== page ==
Dim sText1Value As String
Dim sText2Value As String
Dim sText3Value As String

sb.Replace("{TXT1}", sText1Value)
sb.Replace("{TXT2}", sText2Value)
sb.Replace("{TXT3}", sText3Value)

My question concerns the length of the string values in the
sText1Value variables. What if their lengths are greater than the
tokens ({TXT1}, {TXT2}) that I inserted into the StringBuilder at the
beginning?

Will that cause an unnecessary string allocation? Should I make
the tokens as long as the maximum string length that I think will
be replaced? e. g. :

sb.Append("Text field 1: {TXT1LONGTOKENLENGTH}" & VbCrLf)

Would the StringBuilder still have to make an extra string
allocation in this case or would it just be able to replace the
characters in place? Should I even be concerned about it?

I could not examine the Replace function with ILDASM or Reflector
to see exactly what it did.

Thanks

I think there is no big difference between adding new chars/strings to the
stringbuilder and replacing parts by longer strings. In both cases it is
possible that the current capacity is exceeded. In general, the initial
capcity I choose for the stringbuilder is about the size I expect the length
will be - unless I have no clue about the size, but this depends on the
case.

BTW, you should use

sb.Append("Text field 1: {TXT1}")
sb.Append(vbCrLf)

instead to avoid unncessary string concatenations.
Armin

Nov 21 '05 #3

P: n/a
Armin Zingler wrote:
BTW, you should use

sb.Append("Text field 1: {TXT1}")
sb.Append(vbCrLf)

instead to avoid unncessary string concatenations.


Surely the compiler would take care of that particular concatenation at
compile time and reduce it to a single string? If there were variables
involved then sure, that would be more efficient as multiple .Append calls.
But when concatenating multiple string literals, I'm sure the compiler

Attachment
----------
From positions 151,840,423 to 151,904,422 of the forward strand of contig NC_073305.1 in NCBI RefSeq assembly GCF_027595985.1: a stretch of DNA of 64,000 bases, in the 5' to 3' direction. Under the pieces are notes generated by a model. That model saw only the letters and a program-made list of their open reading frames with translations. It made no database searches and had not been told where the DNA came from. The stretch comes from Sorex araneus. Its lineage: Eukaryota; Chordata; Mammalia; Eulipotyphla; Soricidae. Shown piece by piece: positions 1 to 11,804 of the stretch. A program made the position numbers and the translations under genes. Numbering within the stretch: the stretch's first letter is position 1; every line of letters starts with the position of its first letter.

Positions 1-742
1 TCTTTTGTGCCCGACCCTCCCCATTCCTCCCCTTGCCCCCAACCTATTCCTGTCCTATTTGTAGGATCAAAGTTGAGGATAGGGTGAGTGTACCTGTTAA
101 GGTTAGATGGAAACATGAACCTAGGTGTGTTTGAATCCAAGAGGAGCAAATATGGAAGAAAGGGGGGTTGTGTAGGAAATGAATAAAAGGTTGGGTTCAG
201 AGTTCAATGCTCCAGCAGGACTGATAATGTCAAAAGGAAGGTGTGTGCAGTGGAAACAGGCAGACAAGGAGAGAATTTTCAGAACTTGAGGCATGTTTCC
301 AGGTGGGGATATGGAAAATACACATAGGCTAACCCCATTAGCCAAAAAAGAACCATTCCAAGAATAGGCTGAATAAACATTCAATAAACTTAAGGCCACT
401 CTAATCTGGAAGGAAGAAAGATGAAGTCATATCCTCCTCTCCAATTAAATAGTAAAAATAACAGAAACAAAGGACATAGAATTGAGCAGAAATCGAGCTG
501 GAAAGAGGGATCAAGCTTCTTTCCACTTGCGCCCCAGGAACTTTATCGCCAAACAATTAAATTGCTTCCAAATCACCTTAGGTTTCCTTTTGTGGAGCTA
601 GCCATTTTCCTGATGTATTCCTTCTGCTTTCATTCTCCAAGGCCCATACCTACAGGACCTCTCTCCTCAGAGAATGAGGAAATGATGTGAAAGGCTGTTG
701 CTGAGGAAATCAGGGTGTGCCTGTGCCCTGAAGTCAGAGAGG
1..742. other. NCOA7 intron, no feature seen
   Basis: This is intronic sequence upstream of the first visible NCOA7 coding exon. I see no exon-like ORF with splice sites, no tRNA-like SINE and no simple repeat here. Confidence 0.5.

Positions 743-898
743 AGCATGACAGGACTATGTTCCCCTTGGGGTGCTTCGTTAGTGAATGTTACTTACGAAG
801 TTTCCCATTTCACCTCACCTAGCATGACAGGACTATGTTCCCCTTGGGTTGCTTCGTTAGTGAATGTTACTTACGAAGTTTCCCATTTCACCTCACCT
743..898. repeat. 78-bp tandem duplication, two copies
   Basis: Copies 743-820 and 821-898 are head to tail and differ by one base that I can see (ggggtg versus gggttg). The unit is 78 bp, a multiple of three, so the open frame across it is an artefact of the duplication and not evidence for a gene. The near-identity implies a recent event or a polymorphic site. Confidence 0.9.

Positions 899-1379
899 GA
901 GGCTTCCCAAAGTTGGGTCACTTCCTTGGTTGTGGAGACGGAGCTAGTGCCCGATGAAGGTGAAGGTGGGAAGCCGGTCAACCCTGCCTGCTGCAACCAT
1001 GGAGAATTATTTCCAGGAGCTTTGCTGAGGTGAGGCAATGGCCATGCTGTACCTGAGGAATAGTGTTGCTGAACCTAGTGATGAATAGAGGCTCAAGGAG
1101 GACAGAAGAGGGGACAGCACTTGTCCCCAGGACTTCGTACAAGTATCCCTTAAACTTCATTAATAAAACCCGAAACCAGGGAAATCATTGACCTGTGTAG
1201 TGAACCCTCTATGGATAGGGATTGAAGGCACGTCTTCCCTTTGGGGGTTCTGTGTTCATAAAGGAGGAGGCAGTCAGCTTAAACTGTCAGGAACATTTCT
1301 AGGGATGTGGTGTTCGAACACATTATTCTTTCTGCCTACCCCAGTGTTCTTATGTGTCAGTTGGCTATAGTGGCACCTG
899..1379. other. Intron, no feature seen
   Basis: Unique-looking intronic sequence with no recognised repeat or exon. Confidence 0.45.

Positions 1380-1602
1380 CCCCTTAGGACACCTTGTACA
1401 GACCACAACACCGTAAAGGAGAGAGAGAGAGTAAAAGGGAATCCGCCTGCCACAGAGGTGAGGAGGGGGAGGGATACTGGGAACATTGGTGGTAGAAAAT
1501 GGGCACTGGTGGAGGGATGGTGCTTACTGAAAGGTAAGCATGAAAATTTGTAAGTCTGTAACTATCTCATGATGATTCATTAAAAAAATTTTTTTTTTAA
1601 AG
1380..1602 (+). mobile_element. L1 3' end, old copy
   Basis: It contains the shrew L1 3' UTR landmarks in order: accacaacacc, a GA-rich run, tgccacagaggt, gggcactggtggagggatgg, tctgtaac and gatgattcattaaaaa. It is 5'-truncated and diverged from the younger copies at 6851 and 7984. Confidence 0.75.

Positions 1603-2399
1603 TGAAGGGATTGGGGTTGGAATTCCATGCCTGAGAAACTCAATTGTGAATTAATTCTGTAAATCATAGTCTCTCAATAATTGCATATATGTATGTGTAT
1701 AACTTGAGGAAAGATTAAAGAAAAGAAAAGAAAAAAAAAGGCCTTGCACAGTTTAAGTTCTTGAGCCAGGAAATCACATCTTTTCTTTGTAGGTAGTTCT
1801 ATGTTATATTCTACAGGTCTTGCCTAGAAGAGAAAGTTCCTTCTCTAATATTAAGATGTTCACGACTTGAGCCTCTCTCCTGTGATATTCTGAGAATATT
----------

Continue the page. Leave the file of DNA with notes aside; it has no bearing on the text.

should put these together as a single string in the output code..?

--

(O)enone
Nov 21 '05 #4

P: n/a
"Oenone" <oe****@nowhere.com> schrieb
Armin Zingler wrote:
BTW, you should use

sb.Append("Text field 1: {TXT1}")
sb.Append(vbCrLf)

instead to avoid unncessary string concatenations.


Surely the compiler would take care of that particular concatenation
at compile time and reduce it to a single string? If there were
variables involved then sure, that would be more efficient as
multiple .Append calls. But when concatenating multiple string
literals, I'm sure the compiler should put these together as a
single string in the output code..?

You're right, the compiler recognizes this. I didn't rely on it. ;-)

Armin
Nov 21 '05 #5

P: n/a
Armin,

You're right, the compiler recognizes this. I didn't rely on it. ;-)


Because you was a while not active in this newsgroup. Has been a long and
deep discussed subject.

:-))

Cor
Nov 21 '05 #6

P: n/a
"Cor Ligthert" <no************@planet.nl> schrieb
Armin,

You're right, the compiler recognizes this. I didn't rely on it.
;-)


Because you was a while not active in this newsgroup. Has been a long
and deep discussed subject.

:-))

Cor


Ah, ok, I didn't know this. :-)

Armin
Nov 21 '05 #7